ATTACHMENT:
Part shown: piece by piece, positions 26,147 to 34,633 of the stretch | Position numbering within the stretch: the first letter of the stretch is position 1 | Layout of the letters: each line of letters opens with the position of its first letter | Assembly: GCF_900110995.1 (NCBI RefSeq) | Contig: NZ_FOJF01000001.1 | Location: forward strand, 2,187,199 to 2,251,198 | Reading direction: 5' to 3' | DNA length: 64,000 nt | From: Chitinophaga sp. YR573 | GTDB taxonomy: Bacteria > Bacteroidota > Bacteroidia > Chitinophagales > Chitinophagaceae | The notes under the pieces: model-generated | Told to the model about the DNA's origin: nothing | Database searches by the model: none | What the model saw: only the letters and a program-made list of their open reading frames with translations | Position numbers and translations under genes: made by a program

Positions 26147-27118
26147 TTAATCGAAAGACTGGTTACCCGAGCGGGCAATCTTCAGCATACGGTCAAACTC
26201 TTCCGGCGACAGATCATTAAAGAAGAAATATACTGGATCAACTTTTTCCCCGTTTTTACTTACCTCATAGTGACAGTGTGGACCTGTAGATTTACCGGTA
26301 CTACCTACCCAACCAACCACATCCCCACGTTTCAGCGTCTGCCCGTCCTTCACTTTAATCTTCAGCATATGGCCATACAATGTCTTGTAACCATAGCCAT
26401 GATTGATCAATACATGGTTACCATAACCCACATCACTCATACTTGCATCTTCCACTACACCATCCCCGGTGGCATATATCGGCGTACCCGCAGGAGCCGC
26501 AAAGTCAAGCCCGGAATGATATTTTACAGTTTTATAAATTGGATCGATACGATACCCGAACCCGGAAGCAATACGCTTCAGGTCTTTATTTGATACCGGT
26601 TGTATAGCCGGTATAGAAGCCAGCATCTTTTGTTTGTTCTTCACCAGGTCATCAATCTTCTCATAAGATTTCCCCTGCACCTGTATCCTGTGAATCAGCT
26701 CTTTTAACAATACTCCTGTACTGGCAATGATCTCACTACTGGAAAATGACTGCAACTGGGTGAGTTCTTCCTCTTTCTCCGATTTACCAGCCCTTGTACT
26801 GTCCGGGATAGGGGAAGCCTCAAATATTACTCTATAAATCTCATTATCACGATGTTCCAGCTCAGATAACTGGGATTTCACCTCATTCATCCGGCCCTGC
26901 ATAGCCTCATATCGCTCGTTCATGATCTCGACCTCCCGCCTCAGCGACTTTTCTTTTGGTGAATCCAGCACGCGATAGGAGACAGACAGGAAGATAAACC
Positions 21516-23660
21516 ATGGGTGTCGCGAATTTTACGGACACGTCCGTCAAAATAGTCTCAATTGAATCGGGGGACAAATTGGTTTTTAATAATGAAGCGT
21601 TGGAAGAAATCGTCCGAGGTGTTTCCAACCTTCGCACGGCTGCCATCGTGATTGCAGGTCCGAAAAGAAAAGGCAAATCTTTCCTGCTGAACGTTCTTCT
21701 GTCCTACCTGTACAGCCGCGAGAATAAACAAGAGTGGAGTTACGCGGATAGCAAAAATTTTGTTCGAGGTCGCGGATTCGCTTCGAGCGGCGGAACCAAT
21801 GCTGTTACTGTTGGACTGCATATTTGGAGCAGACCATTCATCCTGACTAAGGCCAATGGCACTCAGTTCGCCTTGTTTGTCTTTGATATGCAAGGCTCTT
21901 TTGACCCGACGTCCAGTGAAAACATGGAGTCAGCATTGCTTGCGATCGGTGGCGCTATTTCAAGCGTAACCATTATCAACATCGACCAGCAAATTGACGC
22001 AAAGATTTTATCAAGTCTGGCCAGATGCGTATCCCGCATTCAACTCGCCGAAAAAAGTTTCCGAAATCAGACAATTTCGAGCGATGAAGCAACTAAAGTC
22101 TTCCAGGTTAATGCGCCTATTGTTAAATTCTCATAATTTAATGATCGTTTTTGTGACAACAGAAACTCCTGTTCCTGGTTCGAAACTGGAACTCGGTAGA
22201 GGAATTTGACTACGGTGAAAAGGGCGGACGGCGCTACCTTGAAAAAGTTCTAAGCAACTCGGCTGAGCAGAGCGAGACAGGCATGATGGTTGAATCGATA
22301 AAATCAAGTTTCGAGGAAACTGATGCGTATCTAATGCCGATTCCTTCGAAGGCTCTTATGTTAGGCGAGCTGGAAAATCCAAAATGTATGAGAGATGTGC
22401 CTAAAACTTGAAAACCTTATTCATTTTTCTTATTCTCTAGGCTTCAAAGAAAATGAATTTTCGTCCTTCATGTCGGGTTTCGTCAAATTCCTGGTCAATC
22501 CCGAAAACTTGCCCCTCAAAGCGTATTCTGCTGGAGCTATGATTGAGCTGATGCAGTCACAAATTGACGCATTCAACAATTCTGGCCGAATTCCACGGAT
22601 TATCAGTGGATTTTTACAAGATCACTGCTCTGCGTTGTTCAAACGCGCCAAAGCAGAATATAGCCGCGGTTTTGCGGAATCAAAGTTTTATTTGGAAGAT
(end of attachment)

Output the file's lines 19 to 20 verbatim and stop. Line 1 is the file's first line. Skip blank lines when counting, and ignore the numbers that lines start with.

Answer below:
22101 TTCCAGGTTAATGCGCCTATTGTTAAATTCTCATAATTTAATGATCGTTTTTGTGACAACAGAAACTCCTGTTCCTGGTTCGAAACTGGAACTCGGTAGA
22201 GGAATTTGACTACGGTGAAAAGGGCGGACGGCGCTACCTTGAAAAAGTTCTAAGCAACTCGGCTGAGCAGAGCGAGACAGGCATGATGGTTGAATCGATA